Wednesday, April 5, 2017

SearchResearch Challenge (4/5/17): You mean.. they explode?

Crack.... Zing!

I'd been walking through a quiet and peaceful botanical garden when it sounded like something blew up not far from me.   What's going on?? 

A millisecond later I heard something whizzing overhead--an angry bee sound of something passing overhead at high speed.  

It seemed unlikely that anyone was shooting at me--this was the Waimea Arboretum after all--but I couldn't just ignore this high velocity drama overhead. 

Waimea Arboretum Pond

I DO remember seeing a sign about a "dangerous tree" on the garden pathway, but I'd just assumed it might fall down onto the path, not that it might fire high velocity projectiles in my general direction.  I thought it would be a peaceful stroll, not the wild west!  

Still, I should have suspected something like this.  Just a week before I'd been looking at the seed pod of a clover-like weed in my front garden.  To my surprise, when I touched the long, oblong seed pod, lots of tiny seeds zipped past my poking fingers and pattered on the nearby foliage.  Luckily, these seeds were about the size of poppy seeds, so there was no possible harm.  

I never did figure out what that high-velocity plant particle was in Waimea.  More generally, are there other plants like that?  Are there other plants capable of suddenly spewing out parts of themselves at high speed?  

The Challenges today:  

1.  Are there, in fact, dangerous trees that can somehow eject sharp bits of themselves, potentially hurting a human being?  (If so... HOW would it do this?  So far as I know, few plants - venus fly traps aside - are capable of much movement.)   

2.  More generally, are there other plants that can hurl seeds?  You can imagine this might be a handy evolutionary mechanism to have--but again, how would that seed-hurling mechanism actually work?  Do they have little plant muscles??   

Let us know what you discover.  It seems improbable, but I'll be searching with you this week, trying to see what we can discover about potentially dangerous plants!  

Search on! 

P.S.  BTW .... There was a bug in last week's Challenge.  When I wrote the Challenge, I know there was EXIF metadata on the last image--but something obviously changed.  I'm in the process of debugging it right now.  I'll let you know what I find out in an upcoming post.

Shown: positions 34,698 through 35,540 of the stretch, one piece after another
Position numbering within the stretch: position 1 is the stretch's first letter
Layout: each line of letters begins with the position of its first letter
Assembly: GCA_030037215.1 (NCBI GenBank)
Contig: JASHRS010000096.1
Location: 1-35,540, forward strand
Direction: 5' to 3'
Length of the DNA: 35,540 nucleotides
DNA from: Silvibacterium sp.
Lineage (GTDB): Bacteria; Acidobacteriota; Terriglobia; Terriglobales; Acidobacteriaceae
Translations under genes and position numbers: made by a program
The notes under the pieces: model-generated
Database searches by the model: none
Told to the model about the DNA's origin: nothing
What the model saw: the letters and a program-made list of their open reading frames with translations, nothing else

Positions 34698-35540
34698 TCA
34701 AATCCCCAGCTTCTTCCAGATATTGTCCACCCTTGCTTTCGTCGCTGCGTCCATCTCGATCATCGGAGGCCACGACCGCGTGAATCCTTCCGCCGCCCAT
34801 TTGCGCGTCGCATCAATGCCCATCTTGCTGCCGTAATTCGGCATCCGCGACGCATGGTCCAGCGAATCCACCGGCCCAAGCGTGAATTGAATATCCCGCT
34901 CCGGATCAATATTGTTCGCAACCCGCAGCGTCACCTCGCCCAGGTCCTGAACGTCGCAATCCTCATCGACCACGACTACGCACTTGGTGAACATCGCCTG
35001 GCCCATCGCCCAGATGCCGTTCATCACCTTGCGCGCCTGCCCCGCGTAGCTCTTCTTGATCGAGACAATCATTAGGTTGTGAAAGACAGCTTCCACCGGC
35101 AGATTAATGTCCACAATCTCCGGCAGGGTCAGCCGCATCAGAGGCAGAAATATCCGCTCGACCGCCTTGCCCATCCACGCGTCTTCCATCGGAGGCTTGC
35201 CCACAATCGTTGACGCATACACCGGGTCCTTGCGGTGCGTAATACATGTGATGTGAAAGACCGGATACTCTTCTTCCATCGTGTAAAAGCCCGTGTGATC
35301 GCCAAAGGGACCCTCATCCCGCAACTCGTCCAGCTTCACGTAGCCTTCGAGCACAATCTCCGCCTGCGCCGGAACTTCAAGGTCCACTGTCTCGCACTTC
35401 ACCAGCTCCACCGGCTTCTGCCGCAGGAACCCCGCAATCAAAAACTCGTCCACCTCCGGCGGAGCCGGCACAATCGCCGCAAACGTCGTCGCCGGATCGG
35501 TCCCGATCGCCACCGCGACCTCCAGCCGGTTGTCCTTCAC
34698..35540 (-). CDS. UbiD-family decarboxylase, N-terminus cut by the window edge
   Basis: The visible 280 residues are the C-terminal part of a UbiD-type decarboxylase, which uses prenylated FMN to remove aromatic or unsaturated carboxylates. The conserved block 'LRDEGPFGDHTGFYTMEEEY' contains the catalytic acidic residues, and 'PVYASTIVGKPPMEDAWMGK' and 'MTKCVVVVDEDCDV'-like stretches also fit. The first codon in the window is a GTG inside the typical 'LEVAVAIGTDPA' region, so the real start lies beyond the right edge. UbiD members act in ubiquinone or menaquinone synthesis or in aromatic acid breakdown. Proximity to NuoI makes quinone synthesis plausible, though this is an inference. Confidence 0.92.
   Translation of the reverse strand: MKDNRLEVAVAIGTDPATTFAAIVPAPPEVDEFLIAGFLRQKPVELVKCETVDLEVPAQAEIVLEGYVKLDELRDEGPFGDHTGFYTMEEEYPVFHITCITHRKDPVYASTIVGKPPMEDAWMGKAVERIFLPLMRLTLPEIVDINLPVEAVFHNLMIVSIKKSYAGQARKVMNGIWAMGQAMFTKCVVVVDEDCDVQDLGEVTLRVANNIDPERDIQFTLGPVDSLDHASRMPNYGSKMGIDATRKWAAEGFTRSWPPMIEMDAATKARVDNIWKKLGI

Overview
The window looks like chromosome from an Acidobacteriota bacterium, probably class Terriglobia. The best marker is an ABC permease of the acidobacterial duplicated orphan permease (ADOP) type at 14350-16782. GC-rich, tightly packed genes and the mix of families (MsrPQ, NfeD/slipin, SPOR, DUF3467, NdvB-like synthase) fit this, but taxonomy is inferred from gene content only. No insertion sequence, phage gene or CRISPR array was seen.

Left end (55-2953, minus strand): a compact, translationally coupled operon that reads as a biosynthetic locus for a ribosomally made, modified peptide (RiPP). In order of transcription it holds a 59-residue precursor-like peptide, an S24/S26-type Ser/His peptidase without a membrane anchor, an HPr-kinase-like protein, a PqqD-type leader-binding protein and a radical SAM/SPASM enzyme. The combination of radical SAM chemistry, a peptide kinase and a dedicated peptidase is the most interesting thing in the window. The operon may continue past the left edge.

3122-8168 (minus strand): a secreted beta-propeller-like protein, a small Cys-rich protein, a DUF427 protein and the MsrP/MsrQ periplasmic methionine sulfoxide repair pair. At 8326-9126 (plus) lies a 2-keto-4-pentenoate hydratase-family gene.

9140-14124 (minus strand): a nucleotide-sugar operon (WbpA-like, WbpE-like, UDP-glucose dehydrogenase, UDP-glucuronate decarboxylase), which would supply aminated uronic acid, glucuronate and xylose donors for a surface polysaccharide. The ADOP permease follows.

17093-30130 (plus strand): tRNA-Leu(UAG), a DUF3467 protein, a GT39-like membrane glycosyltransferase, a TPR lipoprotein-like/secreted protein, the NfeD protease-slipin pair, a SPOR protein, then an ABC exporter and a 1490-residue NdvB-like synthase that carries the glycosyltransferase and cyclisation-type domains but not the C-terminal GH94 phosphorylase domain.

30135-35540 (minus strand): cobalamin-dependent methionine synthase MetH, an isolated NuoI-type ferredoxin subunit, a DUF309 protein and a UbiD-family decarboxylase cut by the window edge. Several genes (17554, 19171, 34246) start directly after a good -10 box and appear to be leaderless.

1. My reply will have two parts, due to single-post character limits.

    A few years ago, I let a my only small section of backyard grass go untended before a remodel that would replace it with a patio. When it went to seed, I experienced a spectacular ankle-high show of seed-spouting fireworks with every step. Merely brushing against my pants was enough to set off the blasts. I thought I’d start with this search to try to identify that grass and go from there:

    [grass projectile seeds]

    But the fourth hit was an article that described the entire phenomenon:

    The article starts: “Some plants disperse their seeds forcefully by ejecting them. Sometimes the tension is so great, seeds may be ejected up to 200 feet away from the mother plant. This method of seed dispersal is called ‘ballistichory,’ a label that hints at the projectile-like emergence of seeds from their pods or capsules. This type of seed dispersal occurs because the fibers in the dried fruit pull against each other to create tension, and when the tension is great enough, the fruit splits open and the walls of the fruit spring back, flinging the seeds out with force.”

    It then listed four plant families that had significant ballistichoric seed ejection: Pea family (Fabaceae), Euphorbia (Euphorbiaceae), Acanthus (Acanthaceae) and Mallow (Malvaceae). "In the pea family are “Orchid trees” (Bauhinia spp.), (which) bear large pods that can fling seeds nearly 50 feet."

    I didn’t see any plant list for the Waimea Arboretum or Botanic Garden ... and no searches for those places and “dangerous tree” got any hits. But I thought your “dangerous tree” might have been a Bauhinia. Searching for [bauhinia ballistichory] gave this informative article (second hit) about two more capable exploding seed capsule trees:

    “One interesting example from the tropics is the genus Pentaclethra, a relative of Bauhinia. An experienced botanist reported that Pentaclethra was the only plant he knew whose pods opened so explosively and forcefully that they could break the sturdy oaken presses that botanists use to press and dry their plant specimens. For all its press-shattering strength, Pentaclethra throws its seeds only about 33 feet from the parent tree, which, ironically, is not as far as the gentle Bauhinia. Just for the record, the world champion ballistics title belongs to an African tree in the Legume family, Tetraberlinia moreliana, which throws its seeds almost 200 feet!”

    The latter may have come from the 1997 paper: “Explosive Seed Dispersal of the Rainforest Tree Tetraberlinia moreliana (Leguminosae - Caesalpinioideae) in Gabon” by Xander M. Van Der Burgt (now at Royal Botanic Gardens, Kew , Richmond); (Journal of Tropical Ecology - Vol. 13, No. 1 (Jan., 1997), pp. 145-151) (viewable with a free JStor ID here: )

    “The dehiscence (define: rupture) is caused by tension that builds up between the two valves during drying. Mature pods explode with a crack during periods of sunshine.”